Is your dog reactive to other dogs barking? Try this expert’s genius advice

Two dogs on leashes sniffing each other
(Image credit: Getty Images)

Reactivity in dogs can be challenging, but when your four legged friend starts barking back at the neighbor's dogs through the fence or lunges at every passing pooch on your daily walk, it can become a real headache. Many dog owners face this issue, which not only affects their dog's behavior but also their own peace of mind. 

There are many causes for reactivity in dogs and living with a dog who reacts strongly to the barks of other dogs can be one of the most challenging. Every neighborhood stroll can turn into a stressful event as you try to avoid other dogs and their vocal outbursts. 

It's not uncommon for such reactions to escalate, leading to strained interactions with neighbors and the fear that your dog might hurt itself or others in its efforts to respond to the noise.

Alas, there's hope for dog owners dealing with reactive pups, thanks to the innovative approach shared by certified trainers at Good Dog Training. Their simple yet effective solution involves using YouTube videos of barking dogs to help desensitize your canine companion. 

You can watch a demonstration of this below or continue reading to find out more...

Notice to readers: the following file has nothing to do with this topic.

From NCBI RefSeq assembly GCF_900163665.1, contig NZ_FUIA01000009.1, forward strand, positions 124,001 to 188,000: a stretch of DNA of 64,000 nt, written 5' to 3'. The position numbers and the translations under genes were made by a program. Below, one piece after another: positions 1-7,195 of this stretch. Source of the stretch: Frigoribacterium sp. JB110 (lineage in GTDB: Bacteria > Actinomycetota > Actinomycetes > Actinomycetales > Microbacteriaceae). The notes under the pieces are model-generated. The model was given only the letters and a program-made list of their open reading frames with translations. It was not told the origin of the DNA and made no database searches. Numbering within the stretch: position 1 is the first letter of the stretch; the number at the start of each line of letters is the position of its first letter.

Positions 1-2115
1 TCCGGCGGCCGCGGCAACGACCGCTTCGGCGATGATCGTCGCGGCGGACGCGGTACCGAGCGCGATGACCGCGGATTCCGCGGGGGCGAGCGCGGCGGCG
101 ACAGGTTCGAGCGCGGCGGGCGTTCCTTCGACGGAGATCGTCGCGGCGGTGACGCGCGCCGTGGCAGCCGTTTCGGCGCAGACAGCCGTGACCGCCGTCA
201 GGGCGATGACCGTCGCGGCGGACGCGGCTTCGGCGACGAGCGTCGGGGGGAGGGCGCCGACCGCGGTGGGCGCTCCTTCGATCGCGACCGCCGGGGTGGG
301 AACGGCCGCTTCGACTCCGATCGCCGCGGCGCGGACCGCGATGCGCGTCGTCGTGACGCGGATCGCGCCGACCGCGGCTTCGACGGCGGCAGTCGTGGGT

All you need to do is search up barking videos on YouTube and gradually acclimatize your dog to the sound at home. You can start by playing these videos while offering some of the best dog treats

The key is to create a positive association with the sound of barking. Your dog doesn't have to do anything except enjoy some treats while the barking plays in the background. When the barking stops, so do the treats.

"I do this for a minute or two everyday," note the Good Dog trainers, "If she were having a hard time I’d just lower the volume."

Over time, this can help your dog learn to tolerate barking without responding aggressively or anxiously. This technique is rooted in a well-established behavioral principle known as counterconditioning. It's a process of changing an emotional response to a particular stimulus. 

In this case, you're helping your dog associate the sound of barking (the trigger) with positive experiences (receiving treats). Over time, your dog learns that the sound of barking predicts good things, and their reaction becomes less severe.

Remember that every dog is unique, and results may vary. Some dogs may show improvement relatively quickly, while others may require more time and repetition. Be patient and consistent in your efforts, and always prioritize your dog's comfort and well-being during these sessions.

Additionally, it's essential to consult with a professional dog trainer or behaviorist if your dog's reactivity issues are severe or causing safety concerns. They can provide tailored guidance and training strategies to address your specific situation.

Jessica Downey
Staff Writer

With over a year of writing for PetsRadar, Jessica is a seasoned pet writer. She joined the team after writing for the sister site, Fit&Well for a year. Growing up with a lively rescue lurcher kindled her love for animal behavior and care. Jessica holds a journalism degree from Cardiff University and has authored articles for renowned publications, including LiveScience, Runner's World, The Evening Express, and Tom's Guide. Throughout her career in journalism she has forged connections with experts in the field, like behaviorists, trainers, and vets. Through her writing, Jessica aims to empower pet owners with accurate information to enhance their furry companions' lives.